2 Sisters Food Group notes the latest round of data results from the Foods Standards Agency (FSA), published today for the period February 2014 to March 2015.
We lead the industry with our £10m campylobacter reduction programme we launched last November, but it is clear that there no easy way to tackle a complex problem quickly or 100% effectively.
Our reduction plan, touching all areas of the supply chain from farm through to label and packaging innovations, continues at pace and it won’t be until later this year that the full impact of our actions will start showing in the FSA data.
However, where we have applied interventions such as ‘no-thinning’ of poultry flocks (the evidence suggests campylobacter is spread at this point) our own more recent results show significant signs of improvement.
Our independently verified data shows year-on-year improvements where campylobacter is most present.
With the further use of our new factory intervention like our secondary scalding technique, we anticipate an even great removal of campylobacter, reducing its presence to significantly less than the industry target of 10%.
The success of these trials means we are now looking at rolling this initiative out to a wider customer base.
2 Sisters remains committed, alongside our retail and agricultural partners, to reduce campylobacter’s presence, and we will not rest until this has been achieved.
We would also reiterate our previous advice that, as a naturally-occurring bacteria which lives inside healthy chickens, campylobacter is killed by cooking and provided people prepare and handle chicken correctly, they’re at no risk.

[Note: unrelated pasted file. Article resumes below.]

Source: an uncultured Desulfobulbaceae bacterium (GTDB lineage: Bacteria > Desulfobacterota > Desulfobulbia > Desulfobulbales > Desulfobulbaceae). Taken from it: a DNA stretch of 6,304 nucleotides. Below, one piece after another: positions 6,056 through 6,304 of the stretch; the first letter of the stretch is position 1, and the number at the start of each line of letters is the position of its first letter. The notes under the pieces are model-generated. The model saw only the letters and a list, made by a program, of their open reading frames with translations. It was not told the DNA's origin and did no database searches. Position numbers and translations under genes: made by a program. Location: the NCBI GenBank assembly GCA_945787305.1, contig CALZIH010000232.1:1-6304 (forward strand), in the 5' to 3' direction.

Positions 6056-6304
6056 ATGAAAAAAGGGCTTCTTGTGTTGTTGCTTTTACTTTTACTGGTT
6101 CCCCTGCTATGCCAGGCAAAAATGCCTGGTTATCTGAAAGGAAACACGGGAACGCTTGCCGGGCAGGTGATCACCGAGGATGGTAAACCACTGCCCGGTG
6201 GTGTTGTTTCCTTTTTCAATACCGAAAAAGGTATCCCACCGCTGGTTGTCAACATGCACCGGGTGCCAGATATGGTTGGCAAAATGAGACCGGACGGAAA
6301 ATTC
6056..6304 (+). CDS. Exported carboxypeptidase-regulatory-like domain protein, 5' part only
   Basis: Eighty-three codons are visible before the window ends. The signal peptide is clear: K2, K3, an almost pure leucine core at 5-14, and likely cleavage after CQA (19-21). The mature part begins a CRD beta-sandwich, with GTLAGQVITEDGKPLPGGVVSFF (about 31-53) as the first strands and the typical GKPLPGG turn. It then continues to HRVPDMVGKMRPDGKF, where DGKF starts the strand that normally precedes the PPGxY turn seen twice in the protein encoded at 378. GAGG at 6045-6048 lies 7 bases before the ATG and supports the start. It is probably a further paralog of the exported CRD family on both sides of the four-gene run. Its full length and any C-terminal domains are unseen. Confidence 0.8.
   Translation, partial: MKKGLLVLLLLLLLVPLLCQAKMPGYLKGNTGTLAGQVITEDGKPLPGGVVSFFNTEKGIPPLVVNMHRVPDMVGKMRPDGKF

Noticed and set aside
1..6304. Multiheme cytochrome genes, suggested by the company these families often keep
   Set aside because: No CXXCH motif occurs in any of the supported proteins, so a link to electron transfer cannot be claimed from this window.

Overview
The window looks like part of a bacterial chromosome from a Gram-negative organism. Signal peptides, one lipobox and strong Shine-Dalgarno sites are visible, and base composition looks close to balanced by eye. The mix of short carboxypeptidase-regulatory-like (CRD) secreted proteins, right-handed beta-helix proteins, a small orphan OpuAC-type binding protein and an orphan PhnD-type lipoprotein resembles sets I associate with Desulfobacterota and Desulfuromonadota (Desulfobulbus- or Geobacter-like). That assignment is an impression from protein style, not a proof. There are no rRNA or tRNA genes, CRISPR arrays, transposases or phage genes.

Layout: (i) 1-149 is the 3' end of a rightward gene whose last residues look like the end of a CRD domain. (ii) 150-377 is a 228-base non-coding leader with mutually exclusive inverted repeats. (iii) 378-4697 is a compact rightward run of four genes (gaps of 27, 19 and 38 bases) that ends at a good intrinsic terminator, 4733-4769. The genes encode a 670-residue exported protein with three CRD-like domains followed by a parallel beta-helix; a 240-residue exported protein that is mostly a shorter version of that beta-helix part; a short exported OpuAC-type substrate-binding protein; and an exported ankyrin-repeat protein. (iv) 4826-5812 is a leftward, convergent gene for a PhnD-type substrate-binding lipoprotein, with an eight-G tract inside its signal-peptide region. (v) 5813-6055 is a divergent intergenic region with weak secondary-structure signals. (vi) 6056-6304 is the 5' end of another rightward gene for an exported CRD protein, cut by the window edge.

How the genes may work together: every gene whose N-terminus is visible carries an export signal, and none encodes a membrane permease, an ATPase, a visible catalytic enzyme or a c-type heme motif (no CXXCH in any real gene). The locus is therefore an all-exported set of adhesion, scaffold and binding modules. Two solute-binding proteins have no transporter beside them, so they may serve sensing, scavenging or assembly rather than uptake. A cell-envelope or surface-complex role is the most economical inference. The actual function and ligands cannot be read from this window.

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· In November 2014, 2 Sisters Food Group was the first poultry processor to adopt an industry-leading multi-intervention approach, touching the entire supply chain – from farm to end consumer
· The business committed £10m to reduce campylobacter presence – this is far more than any other producer or retailer to date
Our approach includes:
· Farmer training and incentive scheme –
1. We have written an industry leading biosecurity policy and trained every farmer that supplies us on how to implement it.
2. This includes barrier biosecurity, changing footwear and clothing between every shed of chickens and investment in new covered foot dips which prevents dilution of disinfectant.
3. There is also now a financial incentive offered to farmers to ensure they use industry-leading practices; world-class bio security measures and first-class animal husbandry and flock management techniques, which can all contribute to lowering campylobacter levels.
4. In addition we have a dedicated auditor visiting and helping farmers comply.
5. Since implementation of the farm interventions 2 Sisters managers are reporting back that the birds’ welfare is being enhanced by the additional space and stronger biosecurity measures.
· No ‘thinning’ –
1. Scientific evidence suggests campylobacter levels in birds can increase when indoor birds are ‘thinned’ - a practice of removing a proportion of a flock for slaughter ahead of the final slaughter of the remaining birds a week later at heavier weights - a potential break point in biosecurity.
2. By not thinning flocks, the science suggests campylobacter levels are substantially reduced, eradicating or reducing the problem at a very early stage
· Blast surface chilling and secondary scalding -
1. Both these techniques are designed to kill campylobacter when the birds are being processed in the factory. One uses low temperature to kill the bacteria, the other heat.
2. Tests carried out with surface blast chilling indicate we can achieve a substantial reduction in campylobacter on carcasses.
· Packaging innovations –
1. 2 Sisters is introducing ‘oven-ready’ packaging for whole chicken which cuts down the need for washing, handling and therefore reducing potential spread of the bacteria in the kitchen.
· Labelling –
1. 2 Sisters believes that clear and simple labelling instructions – such as ‘there’s no need to wash this chicken’ reinforces recent FSA advise on good hygiene practice and will cut down the risk of camploybacter spreading.